However, studies show a direct relationship between excessive alcohol consumption and the risk for committing sexual assault. Approximately one half of sexual assaults involve alcohol consumption by the perpetrator, the person who’s been assaulted, or both.

If either party is under the influence of drugs or alcohol, it’s even more important to communicate your own boundaries and be extra sensitive to your partner’s boundaries.

Here are some good guidelines to follow:

  • If you’re initiating sexual activity, you’re responsible for obtaining consent. In the case that either person is under the influence, the definition of consent — clear, ongoing, coherent, and voluntary — is just as important as ever.
  • If someone is stumbling or can’t stand without leaning on something, slurring their words, falling asleep, or has vomited, they’re incapacitated and cannot consent.

If someone doesn’t exhibit any of the above signs, but you know that they’ve been drinking or taking drugs, The Good Men Project recommends asking something like, “Do you feel clear enough to be making decisions about sex?” And regardless of what your partner says in response to that, if YOU feel they’re not clear enough, then just stop.

What does consent look like in the moment?

Knowing what consent sounds and looks like is critical for preventing sexual assault. You know you have consent when the other person has clearly said yes — without being pressured — and has given you permission to do something. If you and your partner are communicating consistently, respecting each other’s boundaries, are not coercing each other, and are not incapacitated by drugs or alcohol—then you are engaging in consensual sexual activity.

It’s also critical to recognize what consent DOES NOT look like. If you are engaging in sexual activity with someone who is incapacitated by drugs or alcohol, you are committing sexual assault. If you’ve coerced or pressured someone into sexual activity, you don’t have consent. If you ignore your partner’s boundaries or their nonverbal cues to stop, like pushing you away or shaking their head no, then you are committing sexual assault.

How can I read my partner’s verbal and nonverbal cues?

Both verbal and nonverbal cues can indicate whether a person is consenting to sexual activity. Verbal cues are when the person uses words to express what they want or don’t want, while nonverbal cues are given using body language. Both types of communication are easy to read, as long as you are paying attention.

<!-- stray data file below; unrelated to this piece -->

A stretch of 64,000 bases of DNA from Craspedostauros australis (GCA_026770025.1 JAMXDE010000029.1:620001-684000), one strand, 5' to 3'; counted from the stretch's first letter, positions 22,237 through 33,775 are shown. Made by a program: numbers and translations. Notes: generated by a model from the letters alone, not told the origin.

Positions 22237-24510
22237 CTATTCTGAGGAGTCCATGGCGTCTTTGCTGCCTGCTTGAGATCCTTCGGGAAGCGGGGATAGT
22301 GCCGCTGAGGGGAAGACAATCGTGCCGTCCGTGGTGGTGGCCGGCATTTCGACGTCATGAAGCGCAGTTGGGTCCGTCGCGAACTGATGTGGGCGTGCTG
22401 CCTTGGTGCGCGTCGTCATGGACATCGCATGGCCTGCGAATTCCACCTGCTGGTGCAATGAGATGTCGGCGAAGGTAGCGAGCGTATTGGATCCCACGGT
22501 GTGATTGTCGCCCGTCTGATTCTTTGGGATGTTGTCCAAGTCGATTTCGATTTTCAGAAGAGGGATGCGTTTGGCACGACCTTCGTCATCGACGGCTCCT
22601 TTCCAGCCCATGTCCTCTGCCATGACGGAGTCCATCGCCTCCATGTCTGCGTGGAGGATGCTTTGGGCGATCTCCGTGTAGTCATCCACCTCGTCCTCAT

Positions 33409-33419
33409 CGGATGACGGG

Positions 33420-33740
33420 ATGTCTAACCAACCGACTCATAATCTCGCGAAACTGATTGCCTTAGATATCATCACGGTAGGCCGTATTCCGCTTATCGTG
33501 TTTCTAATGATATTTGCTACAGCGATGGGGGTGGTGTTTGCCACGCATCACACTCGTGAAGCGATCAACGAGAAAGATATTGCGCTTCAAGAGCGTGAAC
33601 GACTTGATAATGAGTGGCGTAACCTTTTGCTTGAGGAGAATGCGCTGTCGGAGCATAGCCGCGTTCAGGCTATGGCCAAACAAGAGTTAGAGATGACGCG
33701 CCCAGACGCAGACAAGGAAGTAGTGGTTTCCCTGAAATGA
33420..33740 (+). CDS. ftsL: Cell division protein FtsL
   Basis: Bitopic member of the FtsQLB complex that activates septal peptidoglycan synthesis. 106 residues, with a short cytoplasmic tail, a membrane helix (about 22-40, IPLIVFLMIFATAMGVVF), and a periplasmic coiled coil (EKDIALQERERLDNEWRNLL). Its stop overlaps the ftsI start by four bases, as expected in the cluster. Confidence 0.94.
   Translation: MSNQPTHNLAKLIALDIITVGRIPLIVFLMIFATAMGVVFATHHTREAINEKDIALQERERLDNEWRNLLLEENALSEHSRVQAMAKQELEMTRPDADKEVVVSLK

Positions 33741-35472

Verbal consent is especially easy to spot. If you partner is saying things like, “I want to, I want you to, Yes, don’t stop” then you have obtained verbal consent. On the other hand, if you partner is saying any of the following, then you DO NOT have consent, and you should stop engaging in sexual activity:

  • No
  • Stop
  • I don’t want to
  • I don’t know
  • I’m not sure
  • I don’t think so
  • I want to, but…
  • This makes me uncomfortable
  • I don’t want to do this anymore
  • This feels wrong
  • Maybe we should wait
  • Changing the subject

A person might communicate that they don’t consent by using actions and body language. These are possible nonverbal cues that indicate that you don’t have consent:

  • pushing away
  • pulling away
  • avoiding eye contact
  • shaking their head no
  • silence
  • not responding physically — just lying there motionless
  • crying
  • looking scared or sad
  • not removing their own clothing

Even if a person appears to be giving nonverbal cues that make it seem like they’re into it and want to have sex, make sure you get verbal consent before continuing. Be sure and don’t just assume.

What are some basic guidelines for consent?

Discussions about consent may sound complex, but the ideas are simple. When obtaining consent, here are some basic guidelines to remember:

  • Consent can be withdrawn at any time, even if you’ve already started getting intimate. All sexual activity must stop when consent is withdrawn.
  • Being in a relationship doesn’t oblige anyone to do anything. Consent should never be implied or assumed, even if you’re in a relationship or have had sex before.
  • You don’t have consent if you use guilt, intimidation, or threats to coerce someone into sex, even if that person says “yes.” Saying yes out of fear is not consent.
  • Silence or a lack of a response is not consent.
  • Be clear and concise when getting consent. Consenting to go back to your place doesn’t mean they’re consenting to sexual activity.
  • If you’re initiating sex with someone who’s under the influence of drugs or alcohol, you’re responsible for obtaining ongoing, clear consent. If someone is stumbling or can’t stand without leaning on someone or something, slurring their words, falling asleep, or has vomited, they’re incapacitated and cannot consent.
  • There’s no consent when you use your power, trust, or authority to coerce someone into sex.

What should I do if I have been sexually assaulted?

If you have been assaulted, you might be struggling with what do next. Remember, you are not alone, and what happened is not your fault. If you are seeking help, contact National Sexual Assault Hotline at 1-800-656-4673 for free, confidential services.